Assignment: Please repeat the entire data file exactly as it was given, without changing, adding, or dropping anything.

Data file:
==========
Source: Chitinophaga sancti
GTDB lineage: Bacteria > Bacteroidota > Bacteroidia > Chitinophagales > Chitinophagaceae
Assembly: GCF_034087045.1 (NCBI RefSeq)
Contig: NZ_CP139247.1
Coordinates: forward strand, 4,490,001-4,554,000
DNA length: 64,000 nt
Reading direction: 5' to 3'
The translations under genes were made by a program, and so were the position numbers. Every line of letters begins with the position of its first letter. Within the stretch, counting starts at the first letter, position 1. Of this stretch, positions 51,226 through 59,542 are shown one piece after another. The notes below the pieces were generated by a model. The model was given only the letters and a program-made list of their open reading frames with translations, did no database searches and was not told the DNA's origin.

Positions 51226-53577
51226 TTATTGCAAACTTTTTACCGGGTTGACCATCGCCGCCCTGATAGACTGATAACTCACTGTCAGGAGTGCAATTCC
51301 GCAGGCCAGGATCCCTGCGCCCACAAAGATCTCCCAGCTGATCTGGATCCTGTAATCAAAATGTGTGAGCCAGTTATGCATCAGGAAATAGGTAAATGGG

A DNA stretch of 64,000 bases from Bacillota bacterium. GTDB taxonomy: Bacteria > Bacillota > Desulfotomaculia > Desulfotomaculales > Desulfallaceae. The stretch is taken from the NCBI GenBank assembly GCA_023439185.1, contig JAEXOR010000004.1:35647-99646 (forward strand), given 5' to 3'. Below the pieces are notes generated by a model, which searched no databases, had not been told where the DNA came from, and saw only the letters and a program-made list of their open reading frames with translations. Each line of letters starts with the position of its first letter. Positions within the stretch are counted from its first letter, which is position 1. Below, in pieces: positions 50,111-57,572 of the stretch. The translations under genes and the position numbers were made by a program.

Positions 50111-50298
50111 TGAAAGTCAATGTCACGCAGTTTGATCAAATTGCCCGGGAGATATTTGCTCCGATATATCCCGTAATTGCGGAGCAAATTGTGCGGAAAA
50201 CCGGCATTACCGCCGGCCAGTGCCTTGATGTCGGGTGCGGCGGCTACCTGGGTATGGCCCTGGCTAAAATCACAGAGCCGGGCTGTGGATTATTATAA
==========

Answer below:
Source: Chitinophaga sancti
GTDB lineage: Bacteria > Bacteroidota > Bacteroidia > Chitinophagales > Chitinophagaceae
Assembly: GCF_034087045.1 (NCBI RefSeq)
Contig: NZ_CP139247.1
Coordinates: forward strand, 4,490,001-4,554,000
DNA length: 64,000 nt
Reading direction: 5' to 3'
The translations under genes were made by a program, and so were the position numbers. Every line of letters begins with the position of its first letter. Within the stretch, counting starts at the first letter, position 1. Of this stretch, positions 51,226 through 59,542 are shown one piece after another. The notes below the pieces were generated by a model. The model was given only the letters and a program-made list of their open reading frames with translations, did no database searches and was not told the DNA's origin.

Positions 51226-53577
51226 TTATTGCAAACTTTTTACCGGGTTGACCATCGCCGCCCTGATAGACTGATAACTCACTGTCAGGAGTGCAATTCC
51301 GCAGGCCAGGATCCCTGCGCCCACAAAGATCTCCCAGCTGATCTGGATCCTGTAATCAAAATGTGTGAGCCAGTTATGCATCAGGAAATAGGTAAATGGG

A DNA stretch of 64,000 bases from Bacillota bacterium. GTDB taxonomy: Bacteria > Bacillota > Desulfotomaculia > Desulfotomaculales > Desulfallaceae. The stretch is taken from the NCBI GenBank assembly GCA_023439185.1, contig JAEXOR010000004.1:35647-99646 (forward strand), given 5' to 3'. Below the pieces are notes generated by a model, which searched no databases, had not been told where the DNA came from, and saw only the letters and a program-made list of their open reading frames with translations. Each line of letters starts with the position of its first letter. Positions within the stretch are counted from its first letter, which is position 1. Below, in pieces: positions 50,111-57,572 of the stretch. The translations under genes and the position numbers were made by a program.

Positions 50111-50298
50111 TGAAAGTCAATGTCACGCAGTTTGATCAAATTGCCCGGGAGATATTTGCTCCGATATATCCCGTAATTGCGGAGCAAATTGTGCGGAAAA
50201 CCGGCATTACCGCCGGCCAGTGCCTTGATGTCGGGTGCGGCGGCTACCTGGGTATGGCCCTGGCTAAAATCACAGAGCCGGGCTGTGGATTATTATAA